Kid Tested – Uncle Approved: “Anastasia” (1997)


First published in the Holyoke Enterprise February 2, 2016

Many people think All Dogs Go to Heaven is a Disney movie. Same with The Secret of Nimh. Well, they’re not. They’re actually from the animation studio of Don Bluth, who did work for Disney for a time (Robin Hood and The Rescuers were two films he worked on), but Bluth’s films are in a league of their own. The animation is crisp and real, often blending computer animation with old-school hand-drawn cells. This is further illustrated (pardon the pun) in his 1997 film Anastasia.

Anastasia (voiced by Meg Ryan) is the daughter and Grand Duchess of the Russian Tsar Nicholas II. The Tsar is hosting a ball for Russia’s tricentennial that is suddenly interrupted by his former adviser and sorcerer Grigori Rasputin (Christopher Lloyd), whom the Tsar banished for treason. To exact his revenge, Rasputin sells his soul (yikes) and places a curse on the Romanov family, which also sparks the Russian Revolution. The Romanovs are killed but Anastasia and her grandmother, the Dowager Empresses Marie (Angela Lansbury) are able to escape thanks to help from a kitchen boy named Dimitri (John Cusack). Rasputin chases them from the palace, but falls through the ice and freezes to death. Marie is able to board a train to Paris, but Anastasia falls and hits her head on the platform.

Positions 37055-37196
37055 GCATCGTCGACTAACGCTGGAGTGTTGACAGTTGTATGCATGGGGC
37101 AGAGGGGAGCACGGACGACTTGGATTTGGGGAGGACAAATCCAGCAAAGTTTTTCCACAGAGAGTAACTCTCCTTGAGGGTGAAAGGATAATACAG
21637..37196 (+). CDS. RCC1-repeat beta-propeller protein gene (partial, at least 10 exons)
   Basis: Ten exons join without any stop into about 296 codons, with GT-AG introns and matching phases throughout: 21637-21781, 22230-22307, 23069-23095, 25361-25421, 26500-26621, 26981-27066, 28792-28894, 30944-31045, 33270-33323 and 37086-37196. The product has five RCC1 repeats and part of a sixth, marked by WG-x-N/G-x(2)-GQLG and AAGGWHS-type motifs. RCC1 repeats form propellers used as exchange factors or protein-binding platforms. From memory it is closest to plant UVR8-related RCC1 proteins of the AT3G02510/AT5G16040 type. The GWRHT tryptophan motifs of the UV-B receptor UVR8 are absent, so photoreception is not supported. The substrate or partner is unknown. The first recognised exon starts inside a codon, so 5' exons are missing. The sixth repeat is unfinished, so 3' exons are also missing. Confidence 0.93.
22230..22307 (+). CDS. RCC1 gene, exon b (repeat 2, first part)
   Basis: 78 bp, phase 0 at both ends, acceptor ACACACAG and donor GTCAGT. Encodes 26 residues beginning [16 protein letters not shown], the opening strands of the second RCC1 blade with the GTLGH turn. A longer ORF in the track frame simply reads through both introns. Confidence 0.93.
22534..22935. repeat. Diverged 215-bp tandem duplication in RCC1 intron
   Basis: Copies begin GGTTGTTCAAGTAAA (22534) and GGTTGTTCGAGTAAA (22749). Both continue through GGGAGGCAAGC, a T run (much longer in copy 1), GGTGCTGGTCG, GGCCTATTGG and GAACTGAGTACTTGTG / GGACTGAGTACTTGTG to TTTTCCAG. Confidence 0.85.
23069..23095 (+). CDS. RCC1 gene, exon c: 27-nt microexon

She develops amnesia and spends the next ten years living in an orphanage under the name Anya, unaware of her royalty. She decides to travel to the capital in St. Petersburg, inspired by a passage on the necklace she still has from her childhood. Dimitri and his friend Vladimir (Kelsey Grammer) find her exploring the abandoned palace and bring her, unwittingly, into their scheme to find a girl to pass off as Anastasia to the Empresses in Paris for the massive reward. But don’t worry; this is a love story after all and Dimitri changes his ways once he’s certain she’s the real Anastasia. Awww…

Hank Azaria also voices Bartok, Rasputin’s albino bat sidekick/pet and provides the comic relief for the film. Jim Cummings (voice of Winnie the Pooh and Jafar from Aladdin) also performs Rasputin’s songs and he’s just the best. To say this is a children’s movie would be a misnomer, in my opinion. This is a solid PG movie. There are elements of Rasputin’s magic and use of the dark arts that are pretty frightening, especially for little kids. And despite the musical numbers, there’s not a lot that they can really grab onto as from Bartok’s jokes. But if you’re a history buff and know anything about Rasputin and the Romanovs, this is a great film to watch. However, if your little ones have seen All Dogs Go to Heaven or The Land Before Time, they may very much enjoy this too. I know I did.

4 out of 5



Rating: 4 out of 5 Snack Packs

Lincoln L. Hayes is a former writer and columnist of the Holyoke Enterprise. He does other things too, most of which you can find on his website:

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